Central Virginia Organic Gardener

"And 'tis my faith that every flower enjoys the air it breathes." - William Wordsworth, 1798

Sunday, February 27, 2011

Philosophical Musing? Or Not!

Maybe it is the recent thaws, the signs of warming or the advancing of spring, or the influence on my student's project on horticulture therapy, but I have been in a more philosophical mood lately. I have been thinking about the question "what do gardens mean?" What are the many meanings of gardens to people?

This is not a new question, nor am I the first to ask it. When I think of it, I can divide the meaning of gardens in three categories (or metaphors):

The garden as drudgery: as a culture we have a dominant philosophy, an ideology even, that "labor saving" is a good goal- doing less work is having more. As with all beliefs, I guess there is a germ of truth in this: in the past, outdoor labor was literally "back breaking." People wore out early from intense levels of labor they had to do to survive. Many people today (OK this is anecdotal) seem to view outdoor work as undesirable labor, work to be avoided or assigned to teenagers as a chore (cycling the hatred to the next generation?). And when the labor is repeated (and seemingly pointless) mowing, weed-wacking and trimming, I believe they have a point. I don't include lawn care in my notion of gardening and neither should others who say they "hate gardening." Lawn care is pointless drudgery, and lawns are costly in time, water and chemicals. That's why we have whittled our lawn (actually a collection of mowable, green weeds) down each and every year we have lived here. I would guess that people who view gardens in this way (drudgery) are fully able to appreciate botanical beauty, a walk in the woods, joy at the sight of that first crocus. So maybe a different definition of gardening is needed here? [Side note: is this notion of outdoor work as drudgery related to being overweight? And another side note: we want to have "labor-saving" life options, just so we can pay that gym membership and go to the gym???]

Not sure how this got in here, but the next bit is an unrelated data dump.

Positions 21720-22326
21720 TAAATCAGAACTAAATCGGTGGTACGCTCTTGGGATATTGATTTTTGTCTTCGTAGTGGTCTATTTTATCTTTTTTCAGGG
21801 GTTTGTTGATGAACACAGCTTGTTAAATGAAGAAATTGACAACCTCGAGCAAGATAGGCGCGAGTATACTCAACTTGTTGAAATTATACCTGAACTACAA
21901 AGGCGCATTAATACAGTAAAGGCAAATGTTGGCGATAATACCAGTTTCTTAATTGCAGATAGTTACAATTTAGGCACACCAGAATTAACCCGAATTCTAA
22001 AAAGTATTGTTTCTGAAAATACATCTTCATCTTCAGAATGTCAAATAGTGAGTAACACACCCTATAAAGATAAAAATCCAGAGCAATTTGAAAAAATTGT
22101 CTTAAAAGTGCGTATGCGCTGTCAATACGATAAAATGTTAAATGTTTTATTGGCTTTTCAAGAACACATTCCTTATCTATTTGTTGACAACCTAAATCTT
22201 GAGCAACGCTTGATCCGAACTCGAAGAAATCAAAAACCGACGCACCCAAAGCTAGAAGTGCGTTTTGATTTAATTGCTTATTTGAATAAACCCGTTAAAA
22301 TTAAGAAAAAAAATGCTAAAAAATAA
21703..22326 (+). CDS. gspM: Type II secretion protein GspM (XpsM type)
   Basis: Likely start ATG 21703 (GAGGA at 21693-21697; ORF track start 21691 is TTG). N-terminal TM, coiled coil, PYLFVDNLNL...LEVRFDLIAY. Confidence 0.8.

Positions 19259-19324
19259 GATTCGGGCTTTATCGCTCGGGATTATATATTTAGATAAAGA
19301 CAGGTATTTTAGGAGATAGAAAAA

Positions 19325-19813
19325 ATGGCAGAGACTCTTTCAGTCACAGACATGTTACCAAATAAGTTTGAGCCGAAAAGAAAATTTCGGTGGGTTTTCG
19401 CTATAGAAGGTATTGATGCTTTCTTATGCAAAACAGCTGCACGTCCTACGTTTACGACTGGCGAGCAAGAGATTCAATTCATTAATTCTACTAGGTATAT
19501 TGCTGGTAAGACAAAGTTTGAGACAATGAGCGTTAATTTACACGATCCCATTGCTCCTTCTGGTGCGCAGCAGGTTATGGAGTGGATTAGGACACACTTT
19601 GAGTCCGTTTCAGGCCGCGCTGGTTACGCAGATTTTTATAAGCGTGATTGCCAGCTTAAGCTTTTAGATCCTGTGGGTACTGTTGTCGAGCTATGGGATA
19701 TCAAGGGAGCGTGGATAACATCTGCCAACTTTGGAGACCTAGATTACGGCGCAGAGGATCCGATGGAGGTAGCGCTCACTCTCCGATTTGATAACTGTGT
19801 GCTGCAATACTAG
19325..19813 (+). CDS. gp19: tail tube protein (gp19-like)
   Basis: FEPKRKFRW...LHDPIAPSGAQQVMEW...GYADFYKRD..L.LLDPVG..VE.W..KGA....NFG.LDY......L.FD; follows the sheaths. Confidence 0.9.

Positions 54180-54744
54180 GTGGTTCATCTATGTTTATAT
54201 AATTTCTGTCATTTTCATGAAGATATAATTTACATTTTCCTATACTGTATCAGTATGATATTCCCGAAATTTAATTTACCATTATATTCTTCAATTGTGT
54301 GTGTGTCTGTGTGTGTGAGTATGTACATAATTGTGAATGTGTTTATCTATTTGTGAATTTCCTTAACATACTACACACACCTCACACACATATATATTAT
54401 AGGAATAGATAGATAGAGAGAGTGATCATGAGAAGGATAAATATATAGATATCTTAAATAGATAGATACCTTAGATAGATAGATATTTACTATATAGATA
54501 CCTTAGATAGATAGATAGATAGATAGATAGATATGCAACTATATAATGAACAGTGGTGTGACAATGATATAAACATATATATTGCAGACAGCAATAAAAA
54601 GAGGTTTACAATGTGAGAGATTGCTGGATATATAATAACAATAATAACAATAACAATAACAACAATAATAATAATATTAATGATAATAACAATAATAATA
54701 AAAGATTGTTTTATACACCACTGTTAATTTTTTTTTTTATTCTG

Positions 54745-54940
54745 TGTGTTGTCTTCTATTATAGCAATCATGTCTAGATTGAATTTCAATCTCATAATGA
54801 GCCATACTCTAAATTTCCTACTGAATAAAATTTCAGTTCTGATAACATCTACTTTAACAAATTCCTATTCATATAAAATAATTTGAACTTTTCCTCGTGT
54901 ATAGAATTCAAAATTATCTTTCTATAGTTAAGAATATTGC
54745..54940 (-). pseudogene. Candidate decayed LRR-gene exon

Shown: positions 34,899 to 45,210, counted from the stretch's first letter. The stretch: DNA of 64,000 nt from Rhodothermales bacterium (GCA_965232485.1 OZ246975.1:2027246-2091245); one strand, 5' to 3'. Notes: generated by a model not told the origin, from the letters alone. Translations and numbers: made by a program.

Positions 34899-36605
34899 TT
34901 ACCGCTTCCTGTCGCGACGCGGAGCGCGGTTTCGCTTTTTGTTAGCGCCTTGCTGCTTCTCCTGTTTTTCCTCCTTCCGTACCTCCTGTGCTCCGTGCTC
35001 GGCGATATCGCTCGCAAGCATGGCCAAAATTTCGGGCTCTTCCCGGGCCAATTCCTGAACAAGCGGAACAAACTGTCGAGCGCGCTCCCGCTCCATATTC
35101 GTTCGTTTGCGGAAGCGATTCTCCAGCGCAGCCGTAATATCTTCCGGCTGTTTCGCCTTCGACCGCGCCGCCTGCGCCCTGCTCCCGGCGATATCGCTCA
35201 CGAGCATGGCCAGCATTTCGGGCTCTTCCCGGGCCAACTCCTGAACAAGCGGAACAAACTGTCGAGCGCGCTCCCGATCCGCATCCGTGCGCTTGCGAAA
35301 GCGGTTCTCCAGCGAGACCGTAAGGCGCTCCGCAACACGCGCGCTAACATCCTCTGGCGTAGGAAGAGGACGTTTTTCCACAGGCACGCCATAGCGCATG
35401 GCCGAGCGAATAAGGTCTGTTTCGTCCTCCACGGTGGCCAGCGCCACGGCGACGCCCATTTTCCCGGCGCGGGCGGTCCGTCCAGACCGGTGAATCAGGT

The garden as a near-holy, mystical setting in which to commune with nature: OK, I love gardening to get to that state of "flow" and this has a Zen-like quality. A garden does represent labor, but if it is a labor of love, then that is no work at all. But think about it, gardens are a highly artificial, man-made contrivance (even if you have a "native plant" garden). Human beings decide what to put where. We bring plants from all around the world (sometimes with bad consequences) to stick in our created places. I guess this does not make then less mystical, but it does somewhat counter the the idea of "garden as nature." Sure, there is nature in the garden, but a garden is not all "nature."

The utilitarian garden: I have been reading about Colonial gardens in the US. Aside from the few show gardens of the rich, every home, if it had dirt, had a garden to grow food, medicines, dyestuffs, material for weaving and other utilitarian purposes. No mysticism here (for the most part), just practical needs being met. Sometimes these gardens did produce something pretty (calendula or "pot marigold" flowers), but that was not their first purpose. The purpose was to grow things you could not buy, to feed your family or to save money. There is a movement in this country to take back the front and back yards from the dominance of green lawn to a place to grow food, herbs and flowers- to delight the senses as well as feed the body (counter to all those restrictive homeowner association rules!)(for more, see the book "Food Not Lawns" or google "edible landscaping")

I will ponder this more...I am sure there are more meanings and metaphors for the garden to find....till then... Happy gardening!


Anonymous said...

Hey Judy,
You forgot Garden as Status--for the thousands of vanity gardeners whose passion to grow the biggest tomato, find the flashiest bulb, carve the most intricate arbor out of the wyteria vines, etc.
We see it all the time in NJ.

Judy Thomas said...

Good one!